There’s another boundary too, a cinematic device that puts the shot in parentheses, or quotation marks. The shot, which lasts about six seconds, is sandwiched between the director’s name and the film’s title. It’s a fetish object, cut out from the rest of the film and designed to be replayed and pored over.  It exists in an imaginary dream space, accompanied only by Shostakovich — narrative sound is heard for the first time with the next shot of the city streets.  

The dream ambience is appropriate: Eyes Wide Shut is based on Arthur Schnitzler’s 1926 novella Traumnovelle (Dream Story). Who are the dreamers here? Stanley Kubrick, for one — he’s stamped the shot with his mark of ownership. Viewers, too, as they linger in the half-light watching Alice’s private moment. And Bill. In the next interior shot we see him, a shadowy figure in the darkness of the dressing area, emerge into the well-lit space of the couple’s bedroom and bathroom. In contrast to the tableau shot and framing of Alice, the camera is now mobile, moving through ‘real’ space as though we are there with the characters, as the Shostakovich waltz plays on the bedroom radio. Even more intimately, we are invited into their bathroom to see Alice in non-erotic mode taking a pee, wiping herself and pulling up her panties. Now she’s wearing underwear, and she has on a different dress than the one she discarded in the opening shot.

Because of the way the opening shot is positioned, it looks as though it’s out of sync with the scene of Bill and Alice getting ready to go out. Is the darkened dressing area the same space in which we saw Alice undress, and is the time frame the same? The tennis rackets in the corner are no longer visible, and there are bookshelves we couldn’t see before. There’s not necessarily a break in continuity: the rackets could be covered by Alice’s discarded black gown, and the bookshelves may be there because the camera is in a different position. But the disconnected quality of the first shot makes the apparently familiar space of the bedroom seem strange. The dream appears real and reality appears dreamlike.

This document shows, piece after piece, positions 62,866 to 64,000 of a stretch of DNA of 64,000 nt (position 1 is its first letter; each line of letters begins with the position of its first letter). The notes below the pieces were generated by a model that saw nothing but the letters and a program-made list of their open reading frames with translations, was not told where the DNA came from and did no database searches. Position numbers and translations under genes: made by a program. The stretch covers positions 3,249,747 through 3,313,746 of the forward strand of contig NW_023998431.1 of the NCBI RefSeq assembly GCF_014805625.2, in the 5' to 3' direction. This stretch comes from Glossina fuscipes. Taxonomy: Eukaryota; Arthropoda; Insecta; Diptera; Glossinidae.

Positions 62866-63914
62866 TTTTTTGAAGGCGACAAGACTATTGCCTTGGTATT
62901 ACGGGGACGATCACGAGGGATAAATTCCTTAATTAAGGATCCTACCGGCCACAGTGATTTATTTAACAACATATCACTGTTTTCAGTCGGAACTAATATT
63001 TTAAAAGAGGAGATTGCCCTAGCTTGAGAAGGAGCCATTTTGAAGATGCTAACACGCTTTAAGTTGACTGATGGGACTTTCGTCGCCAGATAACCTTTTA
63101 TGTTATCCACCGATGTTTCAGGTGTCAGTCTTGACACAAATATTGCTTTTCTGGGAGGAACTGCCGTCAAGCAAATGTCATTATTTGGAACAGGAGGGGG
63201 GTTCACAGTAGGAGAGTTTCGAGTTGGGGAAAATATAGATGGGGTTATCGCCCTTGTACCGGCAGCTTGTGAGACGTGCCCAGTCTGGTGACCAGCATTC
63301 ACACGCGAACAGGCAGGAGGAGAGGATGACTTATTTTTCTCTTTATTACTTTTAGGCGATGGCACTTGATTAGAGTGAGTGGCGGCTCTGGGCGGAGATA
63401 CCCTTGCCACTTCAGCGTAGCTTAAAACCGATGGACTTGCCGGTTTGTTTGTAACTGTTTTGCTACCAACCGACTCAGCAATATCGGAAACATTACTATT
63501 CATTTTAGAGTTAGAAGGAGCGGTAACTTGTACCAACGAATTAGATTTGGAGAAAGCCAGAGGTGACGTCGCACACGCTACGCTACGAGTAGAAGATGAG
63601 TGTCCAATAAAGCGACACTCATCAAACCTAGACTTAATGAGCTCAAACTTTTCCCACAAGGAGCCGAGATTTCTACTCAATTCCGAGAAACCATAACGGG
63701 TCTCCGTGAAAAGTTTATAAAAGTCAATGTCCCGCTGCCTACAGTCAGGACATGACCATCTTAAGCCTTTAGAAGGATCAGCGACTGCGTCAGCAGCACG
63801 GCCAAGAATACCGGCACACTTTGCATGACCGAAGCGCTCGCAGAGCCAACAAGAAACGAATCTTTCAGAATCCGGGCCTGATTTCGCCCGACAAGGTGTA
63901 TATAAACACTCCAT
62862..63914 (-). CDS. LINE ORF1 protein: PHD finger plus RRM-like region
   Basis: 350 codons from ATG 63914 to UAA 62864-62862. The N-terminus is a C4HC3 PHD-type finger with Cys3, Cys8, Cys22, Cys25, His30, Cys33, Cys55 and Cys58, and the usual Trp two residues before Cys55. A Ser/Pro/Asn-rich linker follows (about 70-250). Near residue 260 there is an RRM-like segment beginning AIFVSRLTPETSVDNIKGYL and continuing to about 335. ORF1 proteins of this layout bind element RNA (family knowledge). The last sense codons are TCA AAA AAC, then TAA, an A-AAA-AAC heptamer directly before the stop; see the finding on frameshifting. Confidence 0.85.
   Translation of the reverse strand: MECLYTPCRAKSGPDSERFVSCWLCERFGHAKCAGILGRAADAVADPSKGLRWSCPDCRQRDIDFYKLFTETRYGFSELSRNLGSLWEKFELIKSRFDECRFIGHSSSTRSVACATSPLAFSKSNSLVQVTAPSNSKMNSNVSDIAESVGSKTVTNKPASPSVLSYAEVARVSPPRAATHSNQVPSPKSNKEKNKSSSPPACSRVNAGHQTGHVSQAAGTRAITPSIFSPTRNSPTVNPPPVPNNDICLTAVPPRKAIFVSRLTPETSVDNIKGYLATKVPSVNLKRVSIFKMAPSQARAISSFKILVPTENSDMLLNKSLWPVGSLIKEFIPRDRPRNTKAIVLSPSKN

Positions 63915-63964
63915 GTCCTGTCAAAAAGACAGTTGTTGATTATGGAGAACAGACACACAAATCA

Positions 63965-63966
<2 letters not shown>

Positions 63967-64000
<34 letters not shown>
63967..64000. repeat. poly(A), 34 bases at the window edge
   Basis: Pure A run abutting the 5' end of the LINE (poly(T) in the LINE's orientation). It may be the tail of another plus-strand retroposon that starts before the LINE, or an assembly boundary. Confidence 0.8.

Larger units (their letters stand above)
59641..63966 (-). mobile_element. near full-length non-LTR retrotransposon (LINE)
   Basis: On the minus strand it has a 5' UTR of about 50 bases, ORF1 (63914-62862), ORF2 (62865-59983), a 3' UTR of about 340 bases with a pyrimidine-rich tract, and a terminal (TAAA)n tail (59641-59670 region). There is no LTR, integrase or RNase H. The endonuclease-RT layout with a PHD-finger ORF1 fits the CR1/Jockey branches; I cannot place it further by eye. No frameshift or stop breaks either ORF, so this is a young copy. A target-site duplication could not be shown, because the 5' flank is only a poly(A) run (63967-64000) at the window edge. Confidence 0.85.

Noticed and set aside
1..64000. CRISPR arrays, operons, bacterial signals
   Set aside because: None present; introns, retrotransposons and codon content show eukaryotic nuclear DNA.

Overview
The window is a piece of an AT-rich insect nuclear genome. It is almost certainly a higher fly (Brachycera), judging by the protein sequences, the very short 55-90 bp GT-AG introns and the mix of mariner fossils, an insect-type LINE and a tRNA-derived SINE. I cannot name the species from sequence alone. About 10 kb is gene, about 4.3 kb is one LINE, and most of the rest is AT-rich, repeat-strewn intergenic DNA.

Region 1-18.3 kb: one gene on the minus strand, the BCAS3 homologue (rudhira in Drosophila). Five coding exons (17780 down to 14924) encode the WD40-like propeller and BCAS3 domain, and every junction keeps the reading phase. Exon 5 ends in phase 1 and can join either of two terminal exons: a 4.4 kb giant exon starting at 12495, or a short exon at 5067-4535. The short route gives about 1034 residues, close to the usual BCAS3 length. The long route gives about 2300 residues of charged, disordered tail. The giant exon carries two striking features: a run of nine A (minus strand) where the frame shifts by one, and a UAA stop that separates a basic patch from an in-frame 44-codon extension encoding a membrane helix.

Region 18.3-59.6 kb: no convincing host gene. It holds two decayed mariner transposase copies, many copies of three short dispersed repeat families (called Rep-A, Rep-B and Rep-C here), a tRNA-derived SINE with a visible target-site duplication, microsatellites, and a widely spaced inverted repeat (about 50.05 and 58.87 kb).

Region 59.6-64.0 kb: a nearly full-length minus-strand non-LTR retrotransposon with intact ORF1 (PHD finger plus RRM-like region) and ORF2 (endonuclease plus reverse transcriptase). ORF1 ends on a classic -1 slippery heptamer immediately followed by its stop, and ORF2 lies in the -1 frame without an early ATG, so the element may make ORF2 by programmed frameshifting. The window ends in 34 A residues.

Throughout the film, Alice is depicted as a figure, even a figment in the film’s dream narrative, which is presented from Bill’s point of view. It gets complicated when Alice’s dream enters the story. Suddenly she’s the subject of her own fantasy (if it is hers) at the same time as being a character/object in Bill’s. This is the key to Bill’s identity crisis: in his psyche a battle for dominance is played out in which gender roles are confirmed, tested and overturned. 

The opening shot of Kidman is a time-bomb. It teases the viewer into believing they are in control and then explodes their expectations. The intimation that all is not as it seems intensifies the desire to return to it over and over again. The brief glimpse of Kidman naked recalls her 1998 appearance in The Blue Room, David Hare’s adaptation of Schnitzler’s play Der Reigen, filmed by Max Ophüls as La Ronde (1950), in which she and Iain Glen played different characters involved in a series of sexual encounters. In one scene, Kidman appeared naked in back view for a few moments as Glen slowly dressed her — this caused a sensation and contributed to the play’s critical and box-office success